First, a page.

IT looked like being one of the most difficult away trips of the season. The pre-match weather forecasts predicted a journey only Sir Ranulph Fiennes would enjoy.
In the end, the snow was a powder puff and with a little caution and a touch of luck, it was safely negotiated. Had there been more, things could have got hairy for the 4,800 travelling fans.
It was much the same when it came to Wigan Athletic as an attacking force.
After the match Roberto Martinez talked about “actions” – moves leading to scoring opportunities as opposed to chances themselves. The Latics had twice as many as Sunderland, yet still only contributed one goal to an entertaining game.
It will always be the case with Martinez’s pleasant but unthreatening team for as long as they do not have an action man like Steven Fletcher.
Now more dangerous from elsewhere, the Black Cats are less dependent on Fletcher than when the sides last met in September (no prizes for guessing who scored the only goal). Five wins in eight league games have suddenly made them look upwardly mobile.
Nevertheless, they would be in a lot of trouble without him. It is why they are so interested in signing Swansea City’s Danny Graham.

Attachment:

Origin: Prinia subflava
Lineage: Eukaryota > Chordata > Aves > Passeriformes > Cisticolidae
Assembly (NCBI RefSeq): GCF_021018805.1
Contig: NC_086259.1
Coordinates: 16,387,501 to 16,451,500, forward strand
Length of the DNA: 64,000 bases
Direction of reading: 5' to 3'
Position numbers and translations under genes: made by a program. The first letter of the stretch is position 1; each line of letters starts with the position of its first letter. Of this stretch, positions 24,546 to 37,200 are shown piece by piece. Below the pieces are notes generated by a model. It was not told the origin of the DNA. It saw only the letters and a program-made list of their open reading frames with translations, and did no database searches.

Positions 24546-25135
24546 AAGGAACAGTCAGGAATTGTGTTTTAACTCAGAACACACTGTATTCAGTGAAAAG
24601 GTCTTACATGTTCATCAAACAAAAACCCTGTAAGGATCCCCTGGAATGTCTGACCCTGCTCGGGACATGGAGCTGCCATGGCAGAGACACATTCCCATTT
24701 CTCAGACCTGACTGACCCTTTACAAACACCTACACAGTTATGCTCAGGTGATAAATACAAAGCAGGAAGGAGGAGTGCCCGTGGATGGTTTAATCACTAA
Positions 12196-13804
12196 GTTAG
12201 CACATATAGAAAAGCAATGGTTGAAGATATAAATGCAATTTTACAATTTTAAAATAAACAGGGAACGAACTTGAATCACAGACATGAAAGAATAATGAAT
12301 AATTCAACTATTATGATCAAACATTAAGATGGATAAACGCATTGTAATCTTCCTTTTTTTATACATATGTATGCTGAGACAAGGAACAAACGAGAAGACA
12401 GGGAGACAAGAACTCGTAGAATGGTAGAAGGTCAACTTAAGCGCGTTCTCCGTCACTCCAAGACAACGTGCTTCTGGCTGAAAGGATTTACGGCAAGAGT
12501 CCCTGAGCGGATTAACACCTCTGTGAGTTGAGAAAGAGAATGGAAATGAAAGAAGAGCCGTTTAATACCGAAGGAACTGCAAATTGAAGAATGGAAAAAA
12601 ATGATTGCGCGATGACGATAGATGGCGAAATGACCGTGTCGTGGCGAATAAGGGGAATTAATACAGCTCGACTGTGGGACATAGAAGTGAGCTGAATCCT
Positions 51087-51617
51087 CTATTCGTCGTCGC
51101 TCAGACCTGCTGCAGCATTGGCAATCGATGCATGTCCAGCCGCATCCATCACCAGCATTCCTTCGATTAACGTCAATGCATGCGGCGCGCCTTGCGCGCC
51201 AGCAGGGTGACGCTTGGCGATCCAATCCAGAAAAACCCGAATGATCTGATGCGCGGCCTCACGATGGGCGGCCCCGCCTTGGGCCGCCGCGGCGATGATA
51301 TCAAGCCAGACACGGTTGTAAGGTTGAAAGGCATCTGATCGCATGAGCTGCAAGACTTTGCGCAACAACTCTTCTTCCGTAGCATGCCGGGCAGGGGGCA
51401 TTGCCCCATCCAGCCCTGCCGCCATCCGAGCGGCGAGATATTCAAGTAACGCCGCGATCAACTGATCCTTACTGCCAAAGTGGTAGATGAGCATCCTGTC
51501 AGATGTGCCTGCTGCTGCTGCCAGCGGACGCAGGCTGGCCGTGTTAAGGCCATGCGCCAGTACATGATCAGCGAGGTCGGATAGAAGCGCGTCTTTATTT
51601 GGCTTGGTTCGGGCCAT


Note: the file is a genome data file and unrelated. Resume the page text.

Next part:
With a goalscorer you do not have to outplay opponents to beat them. Wigan have to play much better – even when their star striker, Arouna Koné, is not at the African Cup of Nations.
Fletcher was so clinical that for the second half Sunderland’s back nine were able to play defence versus attack.
It almost backfired. Wigan twice struck the woodwork and Simon Mignolet had to make an outstanding save from Shaun Maloney.
With his side 3-2 down, Martin O’Neill began frantically waving them higher up the pitch at least ten minutes too late. Even before the goal, the away end had been demanding “Attack, attack, attack!”
But with Wigan playing two at the back by the end, Sunderland had chances on the break to make O’Neill’s typically cautious approach look even better. As it was, the result vindicated him.
Wigan left with the points for artistic merit, the Black Cats got the ones that mattered thanks to two flashes of clinical finishing 21 minutes apart.
By the mid-point of the first half, the teams had swapped disappointing goals.
David Vaughan started the afternoon badly, directing Ronnie Stam’s mis-hit shot into his own net after dire defending failed to clear a Jean Beausejour cross.
Fortunately for Sunderland, Alfred N’Diaye’s impressive full debut allowed Vaughan to play nearer the opposition’s goal than usual, keeping him away from his own.